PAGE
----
Here are some observations from 40 years of street ministry. A fairly common thing that occurs in street ministry over time, is you inevitably end up being with people who are dying and being with them in their last moments of life. Often it can be because they are homeless and have no one, or estranged from family. In our group of outreach workers there is one lady, Marie, who is a professional nurse and trained in hospice care. Over the years she has been with 200+ people at their final moments of life. People tend to fall into three categories. 1. Quiet and silent, 2. In varying degrees of euphoria, seeing loved ones, and/or figures of light. 3. horrific agony. The following things did not seem to play a roll in what category people fell into. They are. What doctrine about God and the afterlife they believed in, being atheist and sexual orientation. I am not suggesting that I know what really happens after death , I do not, and I do not believe anyone else knows either. Marie shared a recent case where an individual who was a professed believer and Church elder [ evangelical Christian fundamentalism], dying in horrific agony. His last moments were screaming in terror and about seeing demons and fire coming through the windows, with his family fleeing the room. Many hospice care workers will share similar stories. I am not suggesting anything definitive about these experiences, I merely want to share observations and let you draw your own conclusions. This man lived his life using the threat of hell-fire and damnation on anyone who disagreed with him and had hurt and alienated many people from his family and his Church. Judgement might be having to face up to your own actions and the consequences they caused to others. What you believe may be what you will experience.

  • Iain Lovejoy

    When did faith in God become belief in facts about God? The word “faith” (pisteos in Greek) means as I understand it principally “trust” and it is in God in the person of Jesus that we are supposed to trust, not a theological position statement.
    We are also repeatedly told that the key thing is love, not faith, and that love is greater than faith.
    None of this squares with the notion that “salvation” consists of passing a post-death theology pop quiz, the penalty for failing which is eternal punishment by God.
    I don’t believe the Bible ever refers to salvation or eternal life being a future post mortem state. It says eternal life / salvation happens now, in this life, which is not ended with death but continues into the hereafter. (I am prepared to be corrected however.) It is described in various ways but the gist of it seems to be that we become children of God, that is we are adopted into a loving parent / child relationship with him, which the Bible tells us not even death can separate.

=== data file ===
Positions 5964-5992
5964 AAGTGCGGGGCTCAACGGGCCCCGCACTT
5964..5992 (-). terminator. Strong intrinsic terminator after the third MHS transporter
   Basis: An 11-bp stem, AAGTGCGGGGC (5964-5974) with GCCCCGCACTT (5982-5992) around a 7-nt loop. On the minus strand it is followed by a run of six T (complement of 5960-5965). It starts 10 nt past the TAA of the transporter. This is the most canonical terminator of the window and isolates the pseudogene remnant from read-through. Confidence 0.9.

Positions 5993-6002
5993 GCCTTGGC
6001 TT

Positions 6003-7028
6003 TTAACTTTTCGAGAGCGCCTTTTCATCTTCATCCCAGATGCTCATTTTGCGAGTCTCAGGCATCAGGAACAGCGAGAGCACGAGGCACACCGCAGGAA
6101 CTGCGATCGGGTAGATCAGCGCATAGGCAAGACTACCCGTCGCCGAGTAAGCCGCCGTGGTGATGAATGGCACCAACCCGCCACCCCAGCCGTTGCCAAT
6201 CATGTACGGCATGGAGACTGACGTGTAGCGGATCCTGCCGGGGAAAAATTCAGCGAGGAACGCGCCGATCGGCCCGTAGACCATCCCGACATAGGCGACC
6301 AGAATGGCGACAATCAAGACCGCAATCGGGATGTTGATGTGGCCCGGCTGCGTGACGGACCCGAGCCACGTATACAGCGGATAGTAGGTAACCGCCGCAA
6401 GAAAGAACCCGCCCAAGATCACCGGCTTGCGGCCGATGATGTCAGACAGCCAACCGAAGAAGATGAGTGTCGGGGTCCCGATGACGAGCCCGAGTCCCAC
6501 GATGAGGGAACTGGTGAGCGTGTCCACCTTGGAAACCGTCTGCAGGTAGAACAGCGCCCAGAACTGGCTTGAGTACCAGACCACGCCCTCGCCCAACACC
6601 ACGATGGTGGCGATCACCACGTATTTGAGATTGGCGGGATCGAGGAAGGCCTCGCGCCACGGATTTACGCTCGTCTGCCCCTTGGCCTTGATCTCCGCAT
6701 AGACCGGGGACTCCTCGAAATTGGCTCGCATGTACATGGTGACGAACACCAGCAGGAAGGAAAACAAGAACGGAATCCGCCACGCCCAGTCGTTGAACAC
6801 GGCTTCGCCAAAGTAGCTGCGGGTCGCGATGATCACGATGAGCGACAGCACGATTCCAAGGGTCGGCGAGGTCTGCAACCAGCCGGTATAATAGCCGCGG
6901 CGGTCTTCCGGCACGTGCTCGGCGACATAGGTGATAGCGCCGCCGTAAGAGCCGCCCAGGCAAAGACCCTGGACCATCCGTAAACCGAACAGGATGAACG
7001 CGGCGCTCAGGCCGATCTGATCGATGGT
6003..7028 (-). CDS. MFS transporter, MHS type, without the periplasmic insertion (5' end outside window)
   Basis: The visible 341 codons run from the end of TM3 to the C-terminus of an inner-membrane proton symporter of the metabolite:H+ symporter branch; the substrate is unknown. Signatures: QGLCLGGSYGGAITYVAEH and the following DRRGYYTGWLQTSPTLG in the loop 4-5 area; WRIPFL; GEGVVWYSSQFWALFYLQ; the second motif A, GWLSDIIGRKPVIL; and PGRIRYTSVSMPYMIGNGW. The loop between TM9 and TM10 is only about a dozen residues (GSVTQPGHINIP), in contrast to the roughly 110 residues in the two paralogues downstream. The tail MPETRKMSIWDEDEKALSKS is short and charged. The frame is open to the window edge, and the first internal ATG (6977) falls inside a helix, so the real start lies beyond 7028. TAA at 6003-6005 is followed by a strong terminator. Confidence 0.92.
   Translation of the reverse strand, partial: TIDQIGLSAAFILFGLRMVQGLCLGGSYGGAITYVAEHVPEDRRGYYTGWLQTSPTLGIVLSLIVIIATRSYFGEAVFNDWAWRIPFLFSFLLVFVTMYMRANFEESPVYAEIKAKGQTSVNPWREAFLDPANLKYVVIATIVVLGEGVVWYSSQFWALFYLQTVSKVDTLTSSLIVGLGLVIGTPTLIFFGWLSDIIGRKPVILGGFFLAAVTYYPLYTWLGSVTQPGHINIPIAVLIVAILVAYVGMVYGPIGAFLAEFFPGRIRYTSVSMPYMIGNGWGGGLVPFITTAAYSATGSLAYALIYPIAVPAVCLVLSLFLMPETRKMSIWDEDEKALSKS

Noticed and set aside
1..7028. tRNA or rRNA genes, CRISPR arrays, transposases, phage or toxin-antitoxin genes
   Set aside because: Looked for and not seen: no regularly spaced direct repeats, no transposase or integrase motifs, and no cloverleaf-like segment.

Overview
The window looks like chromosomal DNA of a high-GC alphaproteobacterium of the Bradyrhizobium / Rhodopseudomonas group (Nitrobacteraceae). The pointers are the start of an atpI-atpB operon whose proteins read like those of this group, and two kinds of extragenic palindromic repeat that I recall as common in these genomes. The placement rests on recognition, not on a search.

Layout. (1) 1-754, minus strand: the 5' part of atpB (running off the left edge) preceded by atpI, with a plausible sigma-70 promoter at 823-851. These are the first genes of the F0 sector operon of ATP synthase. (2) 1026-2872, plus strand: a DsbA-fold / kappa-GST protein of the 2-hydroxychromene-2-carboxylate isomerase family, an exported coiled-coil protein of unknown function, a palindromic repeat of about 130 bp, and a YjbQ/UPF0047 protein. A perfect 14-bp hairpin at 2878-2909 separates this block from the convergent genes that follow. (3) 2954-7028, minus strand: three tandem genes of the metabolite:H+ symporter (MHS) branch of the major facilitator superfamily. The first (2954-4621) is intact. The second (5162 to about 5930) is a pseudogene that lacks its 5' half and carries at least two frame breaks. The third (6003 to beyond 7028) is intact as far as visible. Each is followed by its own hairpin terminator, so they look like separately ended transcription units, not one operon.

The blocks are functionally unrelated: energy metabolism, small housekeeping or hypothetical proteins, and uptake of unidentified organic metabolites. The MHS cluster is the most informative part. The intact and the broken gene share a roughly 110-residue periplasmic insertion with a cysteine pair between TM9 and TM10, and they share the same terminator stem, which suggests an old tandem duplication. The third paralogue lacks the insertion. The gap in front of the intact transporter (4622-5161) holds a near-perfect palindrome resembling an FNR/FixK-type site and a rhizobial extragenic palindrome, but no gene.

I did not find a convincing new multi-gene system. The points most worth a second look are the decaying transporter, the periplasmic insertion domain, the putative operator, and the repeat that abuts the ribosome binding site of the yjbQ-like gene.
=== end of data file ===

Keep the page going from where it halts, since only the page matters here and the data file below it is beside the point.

How faith fits in seems to me to be that it is by putting trust in God and therefore learning to love him, rather than by doing anything to earn it (since he loves us already) that we can achieve this relationship.
    If you are looking for judgement after death, it seems to me that dying without having God to trust in, or coming before the direct presence of God entrenched in sin, to which God’s presence us said to be a consuming, refining fire, is not going to go well.
    In any event, assent to any particular theological position seems to me to have nothing to do with anything.

    • Al Cruise

      I agree with much of what you say. It seems that those who can be described as hubris/narcissistic and live in a self imposed rigid religious Theology, struggle the most emotionally at the time of their death.

    • Tim

      Pete Enns did a helpful article awhile ago, the point of which was that he had decided to stop ‘believing in God’ and start trusting God instead.

  • Scott Goltl

    Very helpful insight that we are not saved by assent to the correct doctrines. But even this is a theological position like those rejected in the article. One which you are encouraging others to embrace and forsake the others.

    Jesus is the Way, the Truth and the Life and he, by grace, leads us in all three. Truth matters because he matters. We are encouraged to watch our doctrine closely so that we do not lead others away from Jesus to one of many other compelling teachings that forfeit the one who loves us and is drawing us ever deeper into his kingdom life. It is only by his gracious hand that we are preserved from making our “rightness” our righteousness.

    Thanks for writing this. It helps me to clarify that the person of Jesus saves me and not what I confess to be true about him.

    • Al Cruise

      ” But even this is a theological position” As is yours. Your position is based on time and place of birth not on trust in God. It’s a position that wasn’t known by many until after the the Protestant Reformation. Sounds like conservative evangelical Theology.

  • Tim
  • Timothy Weston

    Proverbs is treated as more of a manual of living rather than observations and quips from a king’s throne. I laugh with irony of the application of this with Jeremiah 17:9 used as a way of writing off knowledge.

  • Tommy G

    Good article. Reminds me of James 2:14-25, Hebrews 11 and everything Jesus taught. Sure, it’s important to believe the right things but even the demons believe that! It’s so much more! It is trust in God, in Jesus and demonstrating it by what we do, the greatest of these is love.